Plenty of organizations gather info about us. Some of this information is online stuff: who we call, who we know on social networks, and on and on. Some of this information is real-world stuff: where our cars' license plates have been spotted, where we've traveled, and on and on.
Who/what has access to this information? Some people/things that make sense. I'm glad Gmail knows who sent me that email* so it can show me the From: field. Some people/things that don't make sense. I'm sad the NSA knows who's sending me emails since they're not using it for anything useful and employ some creepy folks who like to peek at such things.
Even if you're glad that some organization has your info, you might not be so glad if you knew how poorly they keep it safe. Users of the Ashley Madison adultery-hookup site were presumably glad to give private info to the site. They were presumably sad when hackers got past the site's not-so-great security and published the users'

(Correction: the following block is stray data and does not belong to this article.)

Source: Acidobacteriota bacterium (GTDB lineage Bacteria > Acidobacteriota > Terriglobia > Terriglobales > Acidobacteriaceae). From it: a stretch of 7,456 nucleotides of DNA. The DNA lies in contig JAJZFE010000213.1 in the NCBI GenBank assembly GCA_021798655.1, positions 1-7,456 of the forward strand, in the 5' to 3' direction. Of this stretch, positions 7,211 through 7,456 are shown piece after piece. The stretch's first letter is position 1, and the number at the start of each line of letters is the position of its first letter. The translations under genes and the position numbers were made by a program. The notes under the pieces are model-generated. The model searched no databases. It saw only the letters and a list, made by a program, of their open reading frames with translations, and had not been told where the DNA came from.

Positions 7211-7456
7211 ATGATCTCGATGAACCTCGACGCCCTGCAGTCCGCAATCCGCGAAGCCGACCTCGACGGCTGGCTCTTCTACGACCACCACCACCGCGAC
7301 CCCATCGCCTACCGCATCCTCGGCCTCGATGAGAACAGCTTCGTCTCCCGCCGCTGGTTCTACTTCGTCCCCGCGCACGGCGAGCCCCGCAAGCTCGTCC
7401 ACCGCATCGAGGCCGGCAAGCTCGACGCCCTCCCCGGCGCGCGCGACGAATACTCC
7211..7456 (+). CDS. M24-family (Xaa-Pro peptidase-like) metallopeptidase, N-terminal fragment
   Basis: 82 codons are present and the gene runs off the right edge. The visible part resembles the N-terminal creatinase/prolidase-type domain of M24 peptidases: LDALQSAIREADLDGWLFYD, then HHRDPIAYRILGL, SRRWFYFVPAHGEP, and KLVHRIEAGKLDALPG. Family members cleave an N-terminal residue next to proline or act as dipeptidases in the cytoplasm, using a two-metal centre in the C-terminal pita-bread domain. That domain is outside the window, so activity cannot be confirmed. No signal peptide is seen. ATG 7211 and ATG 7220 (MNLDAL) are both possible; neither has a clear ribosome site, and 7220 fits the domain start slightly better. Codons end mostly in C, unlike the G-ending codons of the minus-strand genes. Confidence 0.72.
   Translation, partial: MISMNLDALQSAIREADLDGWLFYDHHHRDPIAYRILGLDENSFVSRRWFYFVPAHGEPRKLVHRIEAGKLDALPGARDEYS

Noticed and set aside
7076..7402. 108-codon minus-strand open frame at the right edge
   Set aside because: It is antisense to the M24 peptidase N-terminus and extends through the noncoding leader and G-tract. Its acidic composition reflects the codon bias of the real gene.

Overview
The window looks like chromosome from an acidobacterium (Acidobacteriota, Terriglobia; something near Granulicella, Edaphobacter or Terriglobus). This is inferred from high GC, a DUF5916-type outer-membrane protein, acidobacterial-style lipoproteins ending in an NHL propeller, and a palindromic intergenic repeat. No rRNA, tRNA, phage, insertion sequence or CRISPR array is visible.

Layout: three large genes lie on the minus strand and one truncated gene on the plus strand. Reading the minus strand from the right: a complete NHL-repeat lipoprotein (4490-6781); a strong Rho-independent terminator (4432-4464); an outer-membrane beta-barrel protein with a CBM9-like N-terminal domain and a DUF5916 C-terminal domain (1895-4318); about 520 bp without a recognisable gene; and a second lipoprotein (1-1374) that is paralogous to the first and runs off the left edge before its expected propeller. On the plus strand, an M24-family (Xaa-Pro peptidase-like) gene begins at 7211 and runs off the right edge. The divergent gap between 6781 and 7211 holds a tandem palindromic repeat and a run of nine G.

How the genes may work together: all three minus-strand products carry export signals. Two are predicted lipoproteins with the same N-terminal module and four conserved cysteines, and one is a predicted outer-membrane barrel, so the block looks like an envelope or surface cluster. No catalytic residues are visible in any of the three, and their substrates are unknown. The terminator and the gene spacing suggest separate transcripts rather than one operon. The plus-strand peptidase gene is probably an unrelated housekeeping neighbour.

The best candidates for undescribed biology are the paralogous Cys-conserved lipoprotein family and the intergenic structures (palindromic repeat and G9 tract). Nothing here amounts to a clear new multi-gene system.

private no-longer-private info.
What can users do? Some things, but maybe not much. When you choose a service to work with, you might choose the one you trust to keep your data safe and/or to "forget" that data when it's no longer useful. But how do you know which services to trust? If you'd ask me to guess whether an adultery-hookup site would have good security, I'd have guessed it would (such private info)… and I would have been wrong. And sometimes all the choices are bad. And often, we don't choose. If I choose to move to another country, the NSA won't stop trying to snoop on my emails; it just won't be breaking US law when it does so. (So I guess I'd be helping to stop illegal spying? kinda?)
Policy-makers can do more. If in a secret police force, you might be a policy-maker; you can choose to snoop less. If you're in a company, you might be a policy-maker: you can choose to "forget" data if the risk of retaining it is > the benefit of keeping it around.
It's a thoughtful book.
*Yeah, email can be spoofed. Anyhow.